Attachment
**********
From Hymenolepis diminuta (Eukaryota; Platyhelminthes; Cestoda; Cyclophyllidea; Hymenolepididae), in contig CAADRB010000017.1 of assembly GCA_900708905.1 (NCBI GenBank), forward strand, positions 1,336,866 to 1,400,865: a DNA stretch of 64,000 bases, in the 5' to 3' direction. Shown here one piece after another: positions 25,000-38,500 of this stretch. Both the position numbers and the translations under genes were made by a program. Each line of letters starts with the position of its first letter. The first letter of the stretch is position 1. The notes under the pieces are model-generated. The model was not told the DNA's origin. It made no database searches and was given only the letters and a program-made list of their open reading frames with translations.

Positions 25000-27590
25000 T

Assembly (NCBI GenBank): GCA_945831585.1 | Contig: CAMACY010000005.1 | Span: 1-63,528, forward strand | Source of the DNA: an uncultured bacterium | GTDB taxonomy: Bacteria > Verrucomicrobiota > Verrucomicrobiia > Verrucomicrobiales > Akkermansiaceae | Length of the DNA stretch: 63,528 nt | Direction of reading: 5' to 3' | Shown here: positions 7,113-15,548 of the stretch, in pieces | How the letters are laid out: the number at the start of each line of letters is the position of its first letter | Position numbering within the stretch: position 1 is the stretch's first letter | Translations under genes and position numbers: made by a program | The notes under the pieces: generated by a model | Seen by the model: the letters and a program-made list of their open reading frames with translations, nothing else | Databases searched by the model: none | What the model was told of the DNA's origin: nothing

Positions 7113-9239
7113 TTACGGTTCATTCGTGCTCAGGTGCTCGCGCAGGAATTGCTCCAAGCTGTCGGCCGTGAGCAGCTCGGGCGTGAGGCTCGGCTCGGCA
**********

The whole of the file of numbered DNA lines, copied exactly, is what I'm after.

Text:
From Hymenolepis diminuta (Eukaryota; Platyhelminthes; Cestoda; Cyclophyllidea; Hymenolepididae), in contig CAADRB010000017.1 of assembly GCA_900708905.1 (NCBI GenBank), forward strand, positions 1,336,866 to 1,400,865: a DNA stretch of 64,000 bases, in the 5' to 3' direction. Shown here one piece after another: positions 25,000-38,500 of this stretch. Both the position numbers and the translations under genes were made by a program. Each line of letters starts with the position of its first letter. The first letter of the stretch is position 1. The notes under the pieces are model-generated. The model was not told the DNA's origin. It made no database searches and was given only the letters and a program-made list of their open reading frames with translations.

Positions 25000-27590
25000 T

Assembly (NCBI GenBank): GCA_945831585.1 | Contig: CAMACY010000005.1 | Span: 1-63,528, forward strand | Source of the DNA: an uncultured bacterium | GTDB taxonomy: Bacteria > Verrucomicrobiota > Verrucomicrobiia > Verrucomicrobiales > Akkermansiaceae | Length of the DNA stretch: 63,528 nt | Direction of reading: 5' to 3' | Shown here: positions 7,113-15,548 of the stretch, in pieces | How the letters are laid out: the number at the start of each line of letters is the position of its first letter | Position numbering within the stretch: position 1 is the stretch's first letter | Translations under genes and position numbers: made by a program | The notes under the pieces: generated by a model | Seen by the model: the letters and a program-made list of their open reading frames with translations, nothing else | Databases searched by the model: none | What the model was told of the DNA's origin: nothing

Positions 7113-9239
7113 TTACGGTTCATTCGTGCTCAGGTGCTCGCGCAGGAATTGCTCCAAGCTGTCGGCCGTGAGCAGCTCGGGCGTGAGGCTCGGCTCGGCA